Google Quick Reads, Facebook Local Failures, Local News Bots

Google Quick Reads, Facebook Local Failures, Local News Bots
Photo by Obi - @pixel6propix / Unsplash

We will not publish on Monday in honor of the US Labor Day holiday. We'll be back next Wednesday. Enjoy the weekend.

Google 'Quick Read' Label – Why?

Earlier this week SEO Brodie Clark discovered a new SERP test: "quick read" (<5 minutes) labels. This is part of a larger, ongoing effort that includes E-A-T and the recent HCU, to improve content quality. (HCU has so far had a limited impact.) The internet is full of SEO advice such as this: "[T]he optimal blog post length? The short answer is between 1500-2000 words." Though Google has counseled against formulaic approaches to content, this kind of thinking is still pervasive. HCU is partly about combatting rigid and cynical content creation. Quick Read is partly directed at the same objective. One of the Gen Z criticisms of Google is that the site is inefficient. One great example is recipe blogs. Remarked one Gen Z user who preferred TikTok for recipe search, "It's so much easier than searching a recipe on Google and scrolling through a long article."

Source: Brodie Clark Consulting

Our take:

  • As with all such tests, it may not survive. Google is undoubtedly watching CTRs to see how users react.
  • If users respond favorably and it gets implemented, it's likely to become a pseudo-ranking factor: marketers will treat it that way.  
  • Quick Read might kill the "word-count minimum" SEO mentality. But it could also cause an overcorrection.

Facebook's Local Failures

Facebook is shuttering its Nextdoor clone "Neighborhoods." As with so many Facebook/Instagram product updates, Neighborhoods was designed to appropriate a rival's features. Launched in Canada last year, Neighborhoods sought to connect people locally and with local Facebook groups. Neighborhoods was also intended to be a source of local recommendations: "If you’re looking for advice on where to get the best coffee or a locksmith in the area, you can use the Recommendations feature in Neighborhoods to get suggestions from your local community." The decision is just the latest in a string of Facebook wiffs, miscues and aborted attempts in local, including Facebook Places, Facebook Local app, Local Search destination, failed Waze acquisition and repeated failures around Local Search in the Blue App.  

Source: Facebook

Our take:

  • Tech companies try things and fail all the time. The cliche used to be (and probably still is) "fail fast." But local requires commitment.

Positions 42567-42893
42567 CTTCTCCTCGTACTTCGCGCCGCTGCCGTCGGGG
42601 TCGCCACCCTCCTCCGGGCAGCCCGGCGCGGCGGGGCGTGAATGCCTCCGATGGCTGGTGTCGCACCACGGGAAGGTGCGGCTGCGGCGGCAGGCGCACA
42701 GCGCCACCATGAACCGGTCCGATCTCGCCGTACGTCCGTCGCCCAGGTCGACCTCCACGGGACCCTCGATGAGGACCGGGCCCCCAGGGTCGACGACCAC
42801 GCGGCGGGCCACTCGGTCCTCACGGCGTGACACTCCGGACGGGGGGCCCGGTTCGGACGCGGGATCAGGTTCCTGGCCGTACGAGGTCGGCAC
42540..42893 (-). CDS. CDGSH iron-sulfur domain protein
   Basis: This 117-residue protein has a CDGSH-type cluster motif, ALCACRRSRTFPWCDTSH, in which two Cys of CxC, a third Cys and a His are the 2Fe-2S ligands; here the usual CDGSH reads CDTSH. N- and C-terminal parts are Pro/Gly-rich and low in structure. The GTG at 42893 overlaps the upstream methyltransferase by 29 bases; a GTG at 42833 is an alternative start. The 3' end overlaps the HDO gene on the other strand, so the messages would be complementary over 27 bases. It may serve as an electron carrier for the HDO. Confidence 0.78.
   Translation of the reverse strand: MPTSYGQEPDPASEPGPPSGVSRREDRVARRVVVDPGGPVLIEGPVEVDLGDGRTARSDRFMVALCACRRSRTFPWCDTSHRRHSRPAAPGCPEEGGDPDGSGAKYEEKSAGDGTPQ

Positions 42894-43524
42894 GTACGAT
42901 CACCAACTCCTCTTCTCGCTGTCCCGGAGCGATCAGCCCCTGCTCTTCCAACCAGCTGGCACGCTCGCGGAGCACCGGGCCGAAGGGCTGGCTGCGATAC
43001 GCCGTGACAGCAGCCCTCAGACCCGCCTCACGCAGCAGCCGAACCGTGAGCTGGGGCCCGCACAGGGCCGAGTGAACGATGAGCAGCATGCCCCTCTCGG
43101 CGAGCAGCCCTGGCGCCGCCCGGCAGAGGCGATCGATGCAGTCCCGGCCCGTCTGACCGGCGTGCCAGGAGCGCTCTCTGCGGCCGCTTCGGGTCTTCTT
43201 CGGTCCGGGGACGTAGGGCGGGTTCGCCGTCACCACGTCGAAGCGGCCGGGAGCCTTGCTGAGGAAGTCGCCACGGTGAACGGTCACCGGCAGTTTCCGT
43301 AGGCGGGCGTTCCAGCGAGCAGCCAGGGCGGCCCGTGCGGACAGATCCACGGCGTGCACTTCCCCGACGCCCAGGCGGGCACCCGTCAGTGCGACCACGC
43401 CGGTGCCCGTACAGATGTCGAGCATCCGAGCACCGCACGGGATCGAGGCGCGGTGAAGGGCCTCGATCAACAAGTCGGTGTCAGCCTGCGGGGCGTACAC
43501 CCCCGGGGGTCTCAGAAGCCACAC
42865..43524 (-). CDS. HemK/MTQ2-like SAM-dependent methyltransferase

• Facebook Marketplace is a local success if scale is the measure. And the majority of Facebook's 10M advertisers are SMBs.
  • Amazing the company hasn't been able to build/sustain a meaningful local experience. But they probably don't think they need to anymore.

Contentbots: The Future of Local News?

Gannett recently laid off 400 employees and decided not to fill another 400 open positions. While some of that is likely due to conditions coming out of the 2019 merger between Gannett and private-equity owned Gatehouse, traditional publishers have been in distress for at least 15 years. With increasing newsroom layoffs and declining numbers of people to cover the news – especially local news – publishers are all-but-compelled to turn to AI content creation. The issue is not whether publishers will embrace AI but how quickly and and for what kinds of topics. Already there are numerous tests going on across coverage areas. There's a mix of opinions about whether AI will be beneficial or detrimental to the quality of future local news. Some insiders are hopeful about "human directed AI" news, while others are more fearful that it will lead to a further elimination of jobs and erosion of quality.

Source: Stable Diffusion

Our take:

  • I conducted a Twitter poll on whether people would care if local news was AI-generated. Half said yes, the other half said no.
  • Positives: expanding coverage with current staff, analyzing data for deeper insights, bringing local news to "news deserts."
  • Negatives: AI-content will be seen by corporate as a way to reduce headcount/additional hiring. And how will Google treat AI-local news?

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